ust utter the name “Zara” and you will have the attention of every fashionista in the Pacific Northwest. The Spain-based fast-fashion paradise opened its 49th U.S. store in Seattle this February and the buzz it is causing may be infinite. Ask anyone who has already paid a visit to the Westlake Center Zara and they will say that it’s more than 8,000 square feet of pure fashion goodness. Not only does Zara manage to stay on top of the absolute newest trends, they also offer them at affordable prices, having everyone head-over-heels in love. From edgy statement sweatshirts to sophisticated all-over prints, Zara gives you everything you’ve ever wanted in fashion. Even more than that, they offer a baby section and an edgy men’s collection, so no one has to feel left out. The inside of the store itself is as chic as its clothing and accessories, from stellar lighting to incredible interior design, giving you a divine
overall shopping experience. Although some of Zara’s clothing may be more high fashion than Seattleites are used to, the collection seems handpicked and perfectly tailored to Seattle Zara shoppers. Even their shopping bags are stamped with “Dear Seattle” leaving shoppers with the feelings that Zara is just as in love with them as they are with it. While opening day brought lines of enthusiastic shoppers, the Zara hype hasn’t fallen one bit and has proven to be one of the most highly anticipated retail changes to have hit the area in quite some time. So from Seattle and the Pacific Northwest, we say dear Zara, feel free to stick around, perhaps forever. Zara Seattle 400 Pine St., Seattle Mon.–Sat. 10 a.m.–8 p.m., Sun. 11 a.m.–6 p.m 206.204.6440, zara.com
April | May 201439
S HOP S a v v y S h o p p e r
Naked Clothing BY HALEY CROSS
Mon.–Sat. 10:30 a.m.–5:30 p.m Sundays 11 a.m –4 p.m. 360.746.9916 nakedclothing.com
© Photography by Lauren Foote
126 W. Holly, Bellingham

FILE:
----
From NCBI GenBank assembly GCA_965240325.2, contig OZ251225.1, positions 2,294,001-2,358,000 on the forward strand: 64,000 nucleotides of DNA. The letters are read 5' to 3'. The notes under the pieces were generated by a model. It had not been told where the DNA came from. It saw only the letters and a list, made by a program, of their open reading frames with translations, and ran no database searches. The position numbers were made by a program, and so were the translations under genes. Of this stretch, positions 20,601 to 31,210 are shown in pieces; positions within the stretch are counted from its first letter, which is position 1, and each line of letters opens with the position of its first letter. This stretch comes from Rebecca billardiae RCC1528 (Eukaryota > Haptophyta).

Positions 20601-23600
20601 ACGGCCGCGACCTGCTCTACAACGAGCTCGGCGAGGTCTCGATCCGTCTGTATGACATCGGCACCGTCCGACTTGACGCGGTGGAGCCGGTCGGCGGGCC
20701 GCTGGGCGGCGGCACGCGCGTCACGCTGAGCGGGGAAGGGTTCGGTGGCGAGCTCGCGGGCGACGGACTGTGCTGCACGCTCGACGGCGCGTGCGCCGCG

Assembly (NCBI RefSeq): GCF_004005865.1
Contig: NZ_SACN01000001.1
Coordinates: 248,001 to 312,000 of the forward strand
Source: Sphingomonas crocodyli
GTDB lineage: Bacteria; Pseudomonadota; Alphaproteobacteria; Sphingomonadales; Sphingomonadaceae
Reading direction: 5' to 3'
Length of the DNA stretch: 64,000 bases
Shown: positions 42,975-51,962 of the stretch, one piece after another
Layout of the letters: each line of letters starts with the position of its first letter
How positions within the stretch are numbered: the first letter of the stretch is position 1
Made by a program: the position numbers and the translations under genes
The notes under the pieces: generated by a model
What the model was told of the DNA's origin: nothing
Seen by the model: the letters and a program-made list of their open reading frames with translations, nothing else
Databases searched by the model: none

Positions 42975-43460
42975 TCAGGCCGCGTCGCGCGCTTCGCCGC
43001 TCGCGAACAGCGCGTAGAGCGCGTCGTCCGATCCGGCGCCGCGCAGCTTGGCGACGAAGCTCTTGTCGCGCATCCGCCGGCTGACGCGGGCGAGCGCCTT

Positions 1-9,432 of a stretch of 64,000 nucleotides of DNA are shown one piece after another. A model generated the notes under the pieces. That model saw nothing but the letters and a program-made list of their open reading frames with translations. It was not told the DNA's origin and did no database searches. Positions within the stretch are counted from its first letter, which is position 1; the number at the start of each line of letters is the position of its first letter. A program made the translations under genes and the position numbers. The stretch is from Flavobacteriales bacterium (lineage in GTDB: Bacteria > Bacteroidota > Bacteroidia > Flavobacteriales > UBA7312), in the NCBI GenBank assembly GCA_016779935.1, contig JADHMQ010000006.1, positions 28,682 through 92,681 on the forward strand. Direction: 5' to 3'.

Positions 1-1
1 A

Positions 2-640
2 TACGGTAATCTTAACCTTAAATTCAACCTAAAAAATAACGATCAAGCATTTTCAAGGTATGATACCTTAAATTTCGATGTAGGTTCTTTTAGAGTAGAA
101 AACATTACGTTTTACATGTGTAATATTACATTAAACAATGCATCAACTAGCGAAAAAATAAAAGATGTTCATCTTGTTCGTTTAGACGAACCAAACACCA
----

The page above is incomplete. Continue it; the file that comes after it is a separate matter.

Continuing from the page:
THE SHOP Located on West Holly Street and shaded by the trees and nearby shops, Naked Clothing is home to a new type of clothing—clothing with a conscience. The shop is new to the downtown Bellingham area, and is located in the old MerchBot space. Naked Clothing has been open since October 31, 2013. ATMOSPHERE Bright and relaxing oasis. KEY PEOPLE Jeff Kraus created Naked Clothing in 1999. The store’s mission is to provide high quality clothing that is flattering and made from materials that are gentle on the environment. Their motto, “To wear is human, but naked is divine!” Not only do they sell environmentally conscious clothing, but they also sell naturally dried flower wreaths, local vegan chocolates and upcycled jewelry. Among their eclectic mix of offerings, they sell musical instruments that local artisans have crafted from gourds. Kraus also offers custom screen printing. He started out screen printing T-shirts while still attending Western Washington University in 1994. After college, Kraus traveled around the West Coast to different venues, cities and festivals like the Oregon County Fair, the Green Festival, the Okanagan Barter Faire and others, providing hemp and organic cotton clothing to shoppers. He met his wife Amy at the Oregon Country Fair. Amy is now a full-time partner and is always in the Bellingham store. When she’s not in the store though, she sings, teaches voice lessons and does creative consulting for Be Human Marketing.